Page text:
Indian Treaties  
 
Cherokee people of Lawrence County and North Alabama were unfairly treated through agreements
 Indian Treaties  
 with the United States. Between 1791-1819, the united States forced or bribed the Cherokee into 
 making twenty-five treaties which took their land. Before the end of the 1830's, the United States has 
 raken all Cherokee land east of the Mississippi River, which consisted of over 50,000 square miles.
 
March 17, 1775 
Treaty of Sycamore Shoals-Kentucky and middle Tennessee were sold to the Transylavnia Company
 
November 28,1785
Treaty of Hopewell- Articles III describes the boundary line between the Indians and the citizens of I
 the United States.
October 2, 1798
1 st Treaty of Tellico- Cherokees ceded land north of Little Tennessee River forcing more of their 
 people to migrate south and west into Alabama.
Georgia Compact of 1802
The United States paid Georgia $1,250,00.00 for their Western lands and agreed to obtain land title 
 Indian Treaties  from the Cherokees.
October 25 &27, 1805
"Wafford Settlement"- The Cherokees ceded in two treaties a large tract of land in Central Tennesss 
 and Kentucky with the United States paying$15,600.00 plus and annuity of $,3,000.00, Article IV 
 authorized construction of Gaines Trace through Lawrence Co., Alabama.
January 7, 1806
Cotton Gin Treaty- the Cherokee ceded a large part of land north of Tennessee River, which 
 consisted of nearly 7,000 square miles in Tennessee and Alabama, for $10.000.000 a grist mill and a 
 cotton gin, and $100.00/year for Black Fox. The cotton gin was probably for Melton's Platation 
 since a cotton gin was noted by Anne Royall on January 14, 1818, at  Melton's Bluff.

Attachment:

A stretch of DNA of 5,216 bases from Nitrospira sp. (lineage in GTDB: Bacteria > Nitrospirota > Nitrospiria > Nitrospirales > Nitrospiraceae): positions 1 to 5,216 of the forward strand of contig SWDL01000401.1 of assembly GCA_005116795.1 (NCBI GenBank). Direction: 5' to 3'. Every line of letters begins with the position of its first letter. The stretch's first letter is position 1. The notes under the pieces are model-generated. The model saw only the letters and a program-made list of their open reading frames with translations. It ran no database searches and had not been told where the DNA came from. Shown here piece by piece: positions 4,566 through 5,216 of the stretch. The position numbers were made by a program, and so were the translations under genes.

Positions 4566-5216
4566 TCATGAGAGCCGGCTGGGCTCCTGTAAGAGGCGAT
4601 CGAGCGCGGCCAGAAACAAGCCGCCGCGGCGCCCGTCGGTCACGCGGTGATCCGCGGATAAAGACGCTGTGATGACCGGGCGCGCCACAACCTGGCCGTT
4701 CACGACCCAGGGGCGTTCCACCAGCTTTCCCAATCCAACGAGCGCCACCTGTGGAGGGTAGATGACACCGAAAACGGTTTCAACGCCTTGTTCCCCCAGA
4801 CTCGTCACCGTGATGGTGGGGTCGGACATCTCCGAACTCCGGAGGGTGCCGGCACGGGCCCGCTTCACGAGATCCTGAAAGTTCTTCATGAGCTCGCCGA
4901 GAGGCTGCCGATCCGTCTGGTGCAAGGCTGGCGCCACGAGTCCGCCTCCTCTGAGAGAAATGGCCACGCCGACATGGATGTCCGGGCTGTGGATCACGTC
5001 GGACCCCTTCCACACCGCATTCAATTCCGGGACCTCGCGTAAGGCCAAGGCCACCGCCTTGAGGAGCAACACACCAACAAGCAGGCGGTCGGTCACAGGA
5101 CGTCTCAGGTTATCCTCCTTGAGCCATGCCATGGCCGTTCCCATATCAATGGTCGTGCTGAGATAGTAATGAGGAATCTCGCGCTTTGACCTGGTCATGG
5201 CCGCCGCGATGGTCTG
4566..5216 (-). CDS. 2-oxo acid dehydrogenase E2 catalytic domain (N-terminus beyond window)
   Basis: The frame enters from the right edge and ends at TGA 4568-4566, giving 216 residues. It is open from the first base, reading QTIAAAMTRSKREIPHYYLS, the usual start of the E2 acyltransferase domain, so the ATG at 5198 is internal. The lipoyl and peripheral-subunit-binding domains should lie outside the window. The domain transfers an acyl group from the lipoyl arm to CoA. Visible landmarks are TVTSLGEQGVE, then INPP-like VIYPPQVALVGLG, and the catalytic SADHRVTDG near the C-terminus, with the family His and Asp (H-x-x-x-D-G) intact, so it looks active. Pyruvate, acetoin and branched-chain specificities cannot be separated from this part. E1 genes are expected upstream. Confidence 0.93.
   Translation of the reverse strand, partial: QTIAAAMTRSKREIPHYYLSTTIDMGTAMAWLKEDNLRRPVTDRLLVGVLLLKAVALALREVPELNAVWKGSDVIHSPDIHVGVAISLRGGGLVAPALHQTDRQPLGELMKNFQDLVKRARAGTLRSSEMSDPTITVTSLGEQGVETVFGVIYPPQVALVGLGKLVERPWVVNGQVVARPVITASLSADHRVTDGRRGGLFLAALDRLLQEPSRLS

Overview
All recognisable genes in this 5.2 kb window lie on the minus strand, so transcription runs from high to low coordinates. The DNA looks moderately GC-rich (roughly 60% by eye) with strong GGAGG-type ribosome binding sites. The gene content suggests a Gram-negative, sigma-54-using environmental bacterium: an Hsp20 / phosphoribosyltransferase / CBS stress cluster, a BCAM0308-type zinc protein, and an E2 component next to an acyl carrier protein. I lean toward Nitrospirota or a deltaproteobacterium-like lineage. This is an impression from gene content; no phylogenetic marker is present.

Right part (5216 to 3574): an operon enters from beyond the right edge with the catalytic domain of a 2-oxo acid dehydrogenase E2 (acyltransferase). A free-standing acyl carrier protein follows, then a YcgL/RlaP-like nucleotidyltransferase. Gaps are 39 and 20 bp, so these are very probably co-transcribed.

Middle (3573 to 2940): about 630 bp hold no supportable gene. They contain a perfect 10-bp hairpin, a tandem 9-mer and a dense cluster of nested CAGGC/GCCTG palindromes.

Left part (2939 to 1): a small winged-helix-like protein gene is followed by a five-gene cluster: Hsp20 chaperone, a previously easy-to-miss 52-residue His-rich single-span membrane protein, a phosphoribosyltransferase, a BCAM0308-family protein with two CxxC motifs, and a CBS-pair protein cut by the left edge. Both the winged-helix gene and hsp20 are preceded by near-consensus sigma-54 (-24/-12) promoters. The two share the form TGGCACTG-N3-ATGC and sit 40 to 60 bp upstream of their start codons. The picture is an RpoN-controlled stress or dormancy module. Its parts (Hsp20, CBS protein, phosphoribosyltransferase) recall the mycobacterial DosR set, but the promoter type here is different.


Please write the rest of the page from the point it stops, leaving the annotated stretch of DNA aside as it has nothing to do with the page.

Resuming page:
September 11,1807
Supplemental Treaty to Cotton Gin Treaty- this treaty extended and defined the cession boundaries  
 as Elk River to the west and the Tennessee River and Tennessee Ridge to the south and north. It also   
 gave the Cherokee hunting rights until white settlement and $2,000.00 in expenses.
August 9, 1814
Treaty of Ft. Jackson- The Creeks ceded Lawrence County land south of High Town Path which lies   
 along the Leola and Ridge Roads. The first white settlement near Haleyville, was made by Richard 
 McMahon in 1815.
March 22, 1816
This treaty clarified the Cherokee-Creek boundary between the Coosa and Tennessee Rivers by 
 recognizing Cherokee land claims south of Tennessee.
September 14, 1816
Turkey Town Treaty- The Cherokees ceded all claims south of the Tennessee River and west of 
 Chickasaw Island in the Tennessee to the junction of the Willis Creek and Coosa River at Gadsden. 
 The cession of 3,500 sguare miles included Franklin, Lawrence Counties & Cataco in Morgan Co., 
 in North Alabama.The Cherokee received $60,000.00 including $5,000.00 for improvements.
 

July 8, 1817
The Cherokee ceded two tracts on the north bank of the Tennessee River near Muscle Shoals. Two   
 large tracts of land were also ceded. One Tract was in Georgia and the other in east Tennessee. A 
 Cherokee National Council delegation went to Washington to protest the improper methods and 
 influences used in treaty negotiations, but were rejected.
February 27, 1819
The Cherokee ceded in Alabama between the Tennessee and Flint Rivers - One Square mile family 
block. These "Reservees" were Cherokee Indians and mixed-bloods who had accepted reservations 
under previous treaties and were thus citizens of the United States. Technically reserves had given up
their rights as Cherokee citizens and became land owners and citizens of the United States.
December 29,1835
Treaty of New Echota- The Cherokees gave up all Indian land claims east of the Mississippi River   
and were forced into removal during 1838-1839.